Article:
Get Shorty. This incredibly short section of Dahill Road runs for just a few feet, connecting 19th Avenue and 47th Street immediately before 19th changes its name to Parkville Avenue.

Amazingly the short stretch has not one but two separate addresses on it.

Photographed August 2008; page completed September 22, 2008

13 comments

howard December 23, 2014 - 9:20 pm

the dahill road i remember is the one at ave p where i went to ps 177 back in the 50s

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Eva Master Kaplan May 7, 2017 - 2:01 pm

Excited to note your memory. If you attended P.S.177 in the 50s, did they still have the playground on the roof?
Do you remember the beautiful marble stairwell to Ms. Harrington’s office? The candy store across the street?
McDonald Avenue? I attended from 1942(?) – 1948(?). Then P.S. 226 for 7th and 8th grades.

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Anonymous February 1, 2019 - 3:20 pm

OMG, I remember the playground on the roof of P.S. 177, and absolutely have remembered my whole life the beautiful marble staircase up to Ms. Harrington’s office. And Stoloff’s on Dahill Rd. If you get this, please write to me at RCraig11@aol.com. We must have been classmates. Rochelle

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Jeffrey February 15, 2016 - 12:26 am

As you suggest, Washington cemetery wasn’t originally a Jewish burial ground. It was opened in 1835 by James Arlington Bennett and only became a Jewish cemetery a little later, when Jewish fraternal organizations and landsmanshaft-societies began buying plots there, around 1857. But that was exactly when the Eastern European Jewish community in New York began taking shape. (The first “Russian” Jewish synagogue in NYC, in fact in the United States, was Beth Hamedrash Hagodol, opened on the lower East side in 1852.

The reason it’s so packed is not so much because it’s Jewish, as because it’s very old and not very big, and the Jewish community in New York is big (and used to be a lot bigger). So, with Jewish people just dying to get in there for over 150 years, it’s gotten pretty crowded.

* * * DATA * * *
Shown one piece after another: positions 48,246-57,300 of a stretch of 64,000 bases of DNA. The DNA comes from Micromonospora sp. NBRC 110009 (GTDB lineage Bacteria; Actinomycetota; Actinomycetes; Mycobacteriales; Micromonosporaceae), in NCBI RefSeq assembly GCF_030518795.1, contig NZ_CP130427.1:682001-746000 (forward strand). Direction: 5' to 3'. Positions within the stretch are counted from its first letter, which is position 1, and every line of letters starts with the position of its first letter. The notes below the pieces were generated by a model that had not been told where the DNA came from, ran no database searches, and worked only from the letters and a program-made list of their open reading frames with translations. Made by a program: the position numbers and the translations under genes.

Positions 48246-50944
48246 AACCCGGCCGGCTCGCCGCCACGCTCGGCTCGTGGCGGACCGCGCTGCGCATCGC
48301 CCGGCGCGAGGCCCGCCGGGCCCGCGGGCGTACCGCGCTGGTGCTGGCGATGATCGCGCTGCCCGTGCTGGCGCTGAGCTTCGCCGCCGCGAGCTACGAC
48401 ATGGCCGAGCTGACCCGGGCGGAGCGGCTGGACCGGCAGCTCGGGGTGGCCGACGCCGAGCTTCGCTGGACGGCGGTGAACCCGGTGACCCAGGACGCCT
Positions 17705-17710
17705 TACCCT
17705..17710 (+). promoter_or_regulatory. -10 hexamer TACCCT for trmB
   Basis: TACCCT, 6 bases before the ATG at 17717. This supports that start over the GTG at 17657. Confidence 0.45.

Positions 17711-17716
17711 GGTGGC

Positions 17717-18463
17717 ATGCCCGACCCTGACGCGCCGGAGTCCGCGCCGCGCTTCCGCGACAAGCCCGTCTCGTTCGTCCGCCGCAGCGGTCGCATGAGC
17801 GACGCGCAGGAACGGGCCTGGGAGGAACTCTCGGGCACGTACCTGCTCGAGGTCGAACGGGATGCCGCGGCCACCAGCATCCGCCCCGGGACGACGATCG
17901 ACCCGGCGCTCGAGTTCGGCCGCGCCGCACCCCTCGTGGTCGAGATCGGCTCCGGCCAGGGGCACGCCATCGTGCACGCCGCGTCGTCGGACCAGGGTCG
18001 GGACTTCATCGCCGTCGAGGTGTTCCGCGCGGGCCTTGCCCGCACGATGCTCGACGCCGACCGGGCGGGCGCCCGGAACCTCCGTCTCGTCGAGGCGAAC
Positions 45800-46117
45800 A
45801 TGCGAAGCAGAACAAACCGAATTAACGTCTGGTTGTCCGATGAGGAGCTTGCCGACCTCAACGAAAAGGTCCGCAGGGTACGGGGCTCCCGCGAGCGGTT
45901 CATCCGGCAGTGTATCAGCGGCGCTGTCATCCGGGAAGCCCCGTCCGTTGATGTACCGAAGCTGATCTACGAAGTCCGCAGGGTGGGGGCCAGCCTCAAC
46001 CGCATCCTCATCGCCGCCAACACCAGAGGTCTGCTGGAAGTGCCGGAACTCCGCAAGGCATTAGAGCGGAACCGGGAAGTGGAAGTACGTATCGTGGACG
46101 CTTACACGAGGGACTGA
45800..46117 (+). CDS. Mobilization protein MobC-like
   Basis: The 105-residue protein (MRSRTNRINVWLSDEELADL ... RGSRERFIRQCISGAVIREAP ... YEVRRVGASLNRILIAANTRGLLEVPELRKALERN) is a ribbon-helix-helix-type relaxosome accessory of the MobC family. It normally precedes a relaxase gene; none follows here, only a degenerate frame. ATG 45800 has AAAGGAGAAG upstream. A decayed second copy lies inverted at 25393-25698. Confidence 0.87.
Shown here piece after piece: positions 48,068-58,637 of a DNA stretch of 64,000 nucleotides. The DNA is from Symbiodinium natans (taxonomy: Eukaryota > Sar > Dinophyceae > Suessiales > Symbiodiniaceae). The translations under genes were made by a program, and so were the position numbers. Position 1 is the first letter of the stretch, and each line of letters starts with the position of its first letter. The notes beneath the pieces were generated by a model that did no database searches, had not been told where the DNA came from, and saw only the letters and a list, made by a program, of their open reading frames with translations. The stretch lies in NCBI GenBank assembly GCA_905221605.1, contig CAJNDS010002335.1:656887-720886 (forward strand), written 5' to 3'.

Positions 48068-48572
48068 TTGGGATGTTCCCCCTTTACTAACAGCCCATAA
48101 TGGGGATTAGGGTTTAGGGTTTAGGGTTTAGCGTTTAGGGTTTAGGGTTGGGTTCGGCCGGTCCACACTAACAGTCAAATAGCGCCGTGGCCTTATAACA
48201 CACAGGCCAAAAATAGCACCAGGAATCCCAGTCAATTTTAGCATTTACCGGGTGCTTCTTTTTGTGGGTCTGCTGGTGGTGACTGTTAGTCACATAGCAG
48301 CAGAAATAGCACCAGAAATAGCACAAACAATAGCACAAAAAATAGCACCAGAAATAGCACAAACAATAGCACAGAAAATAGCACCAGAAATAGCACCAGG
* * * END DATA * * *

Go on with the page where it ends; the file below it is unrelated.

I grew up on to the east of Dahill/Macdonald, in “Midwood”, whereas my parents both came from the other side, i.e. Borough Park. Since my grandfather still lived there up to around 1960, Dahill Road is engraved in my memory as the dividing line and transition zone between those two very different but related neighborhoods.

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Hilda VonGruber February 8, 2019 - 3:34 pm

I remember as a child in the 1960’s walking along Bay Parkway from 59th Street until I reached Dahill Road in Mapleton,Brooklyn. I passed the old and creepy Washing Jewish cemetery. It had toppled tombstones and vandalized mausoleums inside. I would go visit my uncle Steve and aunt Laura Seaburt and my cousins Nancy,Patty Freddie. My aunt was Italian-American and her husband was German-American.They lived in a row of attached red brick houses, not far from the corner. Sadly,both are long dead now and I have lost complete contact with all three cousins for many years now.Those are good old childhood memories for me from so many years ago !

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Bill Tweeddale March 1, 2019 - 7:49 am